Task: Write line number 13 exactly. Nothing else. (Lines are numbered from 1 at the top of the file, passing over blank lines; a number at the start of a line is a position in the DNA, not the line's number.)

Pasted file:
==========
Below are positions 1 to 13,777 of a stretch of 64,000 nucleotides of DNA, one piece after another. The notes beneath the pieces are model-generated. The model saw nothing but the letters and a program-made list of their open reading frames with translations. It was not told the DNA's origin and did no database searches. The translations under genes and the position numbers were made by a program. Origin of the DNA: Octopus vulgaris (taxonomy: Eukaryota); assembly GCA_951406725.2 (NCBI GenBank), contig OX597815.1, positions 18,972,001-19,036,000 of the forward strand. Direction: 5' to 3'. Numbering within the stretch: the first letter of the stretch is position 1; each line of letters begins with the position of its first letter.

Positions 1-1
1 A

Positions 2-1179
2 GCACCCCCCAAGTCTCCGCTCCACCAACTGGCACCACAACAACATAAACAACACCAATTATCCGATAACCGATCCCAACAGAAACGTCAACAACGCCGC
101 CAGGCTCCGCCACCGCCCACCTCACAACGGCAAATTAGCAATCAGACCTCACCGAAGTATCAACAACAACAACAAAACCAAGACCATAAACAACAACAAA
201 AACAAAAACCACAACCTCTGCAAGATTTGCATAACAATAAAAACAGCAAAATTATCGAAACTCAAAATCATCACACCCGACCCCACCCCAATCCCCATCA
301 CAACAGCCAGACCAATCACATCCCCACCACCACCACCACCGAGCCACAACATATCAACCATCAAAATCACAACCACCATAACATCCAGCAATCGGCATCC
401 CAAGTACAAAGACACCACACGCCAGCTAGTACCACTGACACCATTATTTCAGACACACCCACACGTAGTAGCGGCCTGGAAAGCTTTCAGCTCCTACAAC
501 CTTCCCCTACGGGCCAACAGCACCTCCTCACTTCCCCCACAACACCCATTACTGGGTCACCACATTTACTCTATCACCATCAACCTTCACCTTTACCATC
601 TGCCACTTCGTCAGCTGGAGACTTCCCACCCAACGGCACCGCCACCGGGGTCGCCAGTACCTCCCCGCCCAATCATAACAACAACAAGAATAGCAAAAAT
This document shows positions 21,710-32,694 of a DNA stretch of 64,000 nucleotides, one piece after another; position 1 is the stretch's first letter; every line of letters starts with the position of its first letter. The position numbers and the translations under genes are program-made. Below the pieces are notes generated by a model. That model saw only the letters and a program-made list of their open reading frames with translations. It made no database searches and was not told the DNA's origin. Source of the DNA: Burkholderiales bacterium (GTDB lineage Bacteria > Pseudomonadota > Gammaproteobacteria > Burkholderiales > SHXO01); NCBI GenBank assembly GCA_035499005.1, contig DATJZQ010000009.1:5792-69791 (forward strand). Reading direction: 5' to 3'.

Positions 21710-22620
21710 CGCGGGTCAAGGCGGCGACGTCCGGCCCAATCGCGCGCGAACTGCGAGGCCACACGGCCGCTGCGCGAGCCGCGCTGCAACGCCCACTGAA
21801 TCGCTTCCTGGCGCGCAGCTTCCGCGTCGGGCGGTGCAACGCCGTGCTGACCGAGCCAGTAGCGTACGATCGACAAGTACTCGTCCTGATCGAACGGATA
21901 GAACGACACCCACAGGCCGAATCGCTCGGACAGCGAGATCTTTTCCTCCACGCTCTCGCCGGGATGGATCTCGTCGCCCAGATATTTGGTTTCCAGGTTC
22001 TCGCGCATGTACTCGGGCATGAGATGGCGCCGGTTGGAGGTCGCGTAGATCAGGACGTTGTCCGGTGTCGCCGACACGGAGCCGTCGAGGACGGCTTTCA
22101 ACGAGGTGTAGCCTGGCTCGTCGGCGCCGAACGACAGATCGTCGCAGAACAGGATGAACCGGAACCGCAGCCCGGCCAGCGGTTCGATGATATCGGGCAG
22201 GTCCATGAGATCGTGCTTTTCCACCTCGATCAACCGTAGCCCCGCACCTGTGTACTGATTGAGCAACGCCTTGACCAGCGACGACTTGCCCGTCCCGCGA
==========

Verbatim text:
Positions 21710-22620